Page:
PLEASE do not be put off by the title or the subject matter (the scourge of AIDS).
Bryan Hodgson’s revival of Elegies for Angels, Punks & Queens is an uplifting musical that will leave you smiling, shedding a few tears, and at the end singing along as if you were down at your local Old Bull and Bush.
Joy and hope and love seep from its every pore. A quite remarkable production on so many levels. Full of verve. A celebration of youth with a cast that seem to enjoy every single moment of their time on stage – or sitting alongside it waiting for the spotlight to shine on them. It was lovely just to watch Jade Chaston (Sally and Claudia) and for that matter other cast members smile as they admired the performances of their colleagues.
The musical – lyrics by Bill Russell, music by Janet Hood – was inspired by the NAMES Project AIDS Memorial Quilt. This was unveiled 32 years ago to ensure friends, relatives and lovers had a way of commemorating the loss of those close to them who had succumbed to AIDS. Contributors provided a decorated panel in honour of those they had lost. Today, the quilt comprises more than 48,000 panels, weighs 52 tonnes and is the size of five football fields. Quite remarkable.
These panels frame the musical as one is laid on the floor before a member of the cast – speaking in the afterlife – tells how they became a victim of the virus. The stories, spoken in free verse, form a patchwork reminding the audience that in the 1980s AIDS spared few. It killed those who cared for AIDS sufferers (nurses accidentally pricked by an infected needle). It took the lives of those who received contaminated blood, it raged through families, and it decimated those who enjoyed unprotected sex – or indulged in it because they knew no other way. As the musical states, the virus is not picky about where it grows.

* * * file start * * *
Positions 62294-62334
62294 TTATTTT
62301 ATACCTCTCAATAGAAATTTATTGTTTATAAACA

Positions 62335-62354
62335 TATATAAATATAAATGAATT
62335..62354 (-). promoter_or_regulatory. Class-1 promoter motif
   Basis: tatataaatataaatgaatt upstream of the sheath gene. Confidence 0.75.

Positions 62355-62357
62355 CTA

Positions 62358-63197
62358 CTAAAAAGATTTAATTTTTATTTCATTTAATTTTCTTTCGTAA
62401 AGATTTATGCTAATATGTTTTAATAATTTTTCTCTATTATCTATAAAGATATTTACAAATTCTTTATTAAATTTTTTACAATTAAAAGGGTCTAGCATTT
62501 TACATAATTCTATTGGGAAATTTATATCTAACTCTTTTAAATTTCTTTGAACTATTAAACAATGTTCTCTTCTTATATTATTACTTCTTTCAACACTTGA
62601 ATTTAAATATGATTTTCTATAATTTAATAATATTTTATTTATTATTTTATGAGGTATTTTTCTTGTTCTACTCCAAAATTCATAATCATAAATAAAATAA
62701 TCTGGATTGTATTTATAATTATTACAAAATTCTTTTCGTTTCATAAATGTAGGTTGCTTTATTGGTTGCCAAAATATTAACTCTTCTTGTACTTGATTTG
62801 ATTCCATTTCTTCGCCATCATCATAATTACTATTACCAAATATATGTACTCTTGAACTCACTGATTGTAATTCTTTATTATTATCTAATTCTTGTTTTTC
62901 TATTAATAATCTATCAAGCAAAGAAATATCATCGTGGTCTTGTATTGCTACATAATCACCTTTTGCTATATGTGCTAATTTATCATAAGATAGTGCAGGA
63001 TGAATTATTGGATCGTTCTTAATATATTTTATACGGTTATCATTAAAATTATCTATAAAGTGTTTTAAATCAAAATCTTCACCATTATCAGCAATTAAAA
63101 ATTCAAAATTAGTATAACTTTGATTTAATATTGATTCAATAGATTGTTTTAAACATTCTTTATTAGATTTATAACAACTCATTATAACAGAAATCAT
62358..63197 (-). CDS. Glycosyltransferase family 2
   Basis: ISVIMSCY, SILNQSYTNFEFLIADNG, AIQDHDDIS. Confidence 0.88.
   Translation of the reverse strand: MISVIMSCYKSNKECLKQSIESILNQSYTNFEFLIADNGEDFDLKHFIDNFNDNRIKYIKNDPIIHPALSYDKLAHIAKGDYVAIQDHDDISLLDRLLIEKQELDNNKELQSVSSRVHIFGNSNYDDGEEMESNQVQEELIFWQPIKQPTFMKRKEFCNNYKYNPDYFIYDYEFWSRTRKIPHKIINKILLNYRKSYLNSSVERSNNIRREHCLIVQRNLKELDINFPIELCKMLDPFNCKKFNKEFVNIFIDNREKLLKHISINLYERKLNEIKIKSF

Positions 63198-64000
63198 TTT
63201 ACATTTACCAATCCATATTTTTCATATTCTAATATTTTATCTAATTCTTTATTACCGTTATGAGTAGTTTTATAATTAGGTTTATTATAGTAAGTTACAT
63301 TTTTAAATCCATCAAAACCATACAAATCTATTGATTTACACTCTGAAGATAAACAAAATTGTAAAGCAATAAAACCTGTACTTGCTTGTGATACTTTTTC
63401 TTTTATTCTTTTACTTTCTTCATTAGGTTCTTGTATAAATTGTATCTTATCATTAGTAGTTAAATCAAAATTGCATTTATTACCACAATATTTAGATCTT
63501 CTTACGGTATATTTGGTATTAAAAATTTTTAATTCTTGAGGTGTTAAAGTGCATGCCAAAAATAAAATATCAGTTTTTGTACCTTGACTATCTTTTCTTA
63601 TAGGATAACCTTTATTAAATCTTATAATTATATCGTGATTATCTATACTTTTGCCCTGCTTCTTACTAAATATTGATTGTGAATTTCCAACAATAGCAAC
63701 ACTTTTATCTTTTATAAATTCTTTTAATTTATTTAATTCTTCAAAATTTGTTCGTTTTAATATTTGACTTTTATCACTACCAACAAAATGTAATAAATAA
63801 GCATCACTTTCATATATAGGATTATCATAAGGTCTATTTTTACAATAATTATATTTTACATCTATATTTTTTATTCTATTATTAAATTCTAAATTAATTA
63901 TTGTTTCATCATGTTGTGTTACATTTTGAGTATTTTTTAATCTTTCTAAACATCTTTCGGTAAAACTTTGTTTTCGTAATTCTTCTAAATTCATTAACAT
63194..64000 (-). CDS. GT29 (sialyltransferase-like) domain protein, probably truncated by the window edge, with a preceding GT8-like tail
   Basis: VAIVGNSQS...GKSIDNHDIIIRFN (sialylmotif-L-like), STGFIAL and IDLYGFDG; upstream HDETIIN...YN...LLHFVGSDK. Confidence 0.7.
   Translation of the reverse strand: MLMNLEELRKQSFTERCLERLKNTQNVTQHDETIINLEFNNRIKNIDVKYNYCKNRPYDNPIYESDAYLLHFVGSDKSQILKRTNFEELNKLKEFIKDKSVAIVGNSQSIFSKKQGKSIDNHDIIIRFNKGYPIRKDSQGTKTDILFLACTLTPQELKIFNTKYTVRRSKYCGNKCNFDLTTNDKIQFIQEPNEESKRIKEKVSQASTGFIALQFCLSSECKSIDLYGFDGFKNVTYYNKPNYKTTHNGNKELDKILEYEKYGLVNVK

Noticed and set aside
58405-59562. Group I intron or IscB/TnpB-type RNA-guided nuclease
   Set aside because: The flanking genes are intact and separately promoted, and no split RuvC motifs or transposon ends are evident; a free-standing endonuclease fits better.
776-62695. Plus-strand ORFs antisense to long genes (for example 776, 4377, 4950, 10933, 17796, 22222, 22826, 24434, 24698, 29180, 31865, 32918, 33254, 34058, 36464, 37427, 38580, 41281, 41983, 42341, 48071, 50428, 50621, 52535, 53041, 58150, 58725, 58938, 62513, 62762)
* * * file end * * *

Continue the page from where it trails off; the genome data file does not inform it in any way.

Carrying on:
There are those whose response to AIDS was to contaminate others while in one of the musical’s funniest scenes a woman’s response to AIDS is to spend, spend and spend some more. ‘Die before the bill arrives!’
The cast’s enthusiasm is infectious in the nicest possible way. There are divas determined to go out in a blaze of glory (a marvellous Rhys Taylor), a despairing Vietnam veteran (Calum Gulvin) who feels let down at every twist and turn, and quite a lot of campness (Marcus Ayton and Chris Cahill excelling).
Some of the songs are excellent, especially Celebrate and the finale Learning To Let Go. Ailsa Davidson also delivers a quite beautiful My Brother Lived in San Francisco as Susan, a somewhat forlorn figure who spends most of her time roaming the stage – having lost brother Bud (an excellent Matthew Grove) to AIDS.
There is not a weak-link in the 16-strong cast with Ayton, Jackie Pulsford and Cahill possessing super voices. Henry Brennan (piano) and Pippa Mason (cello) lend strong musical support.
Although it takes a little time to get into the groove – and some modernising touches such as references to Grindr seem inappropriate – Elegies for Angels, Punks & Queens is a fitting tribute to those who lost their lives to AIDS. Refreshing fare.
Photos by Mark Senior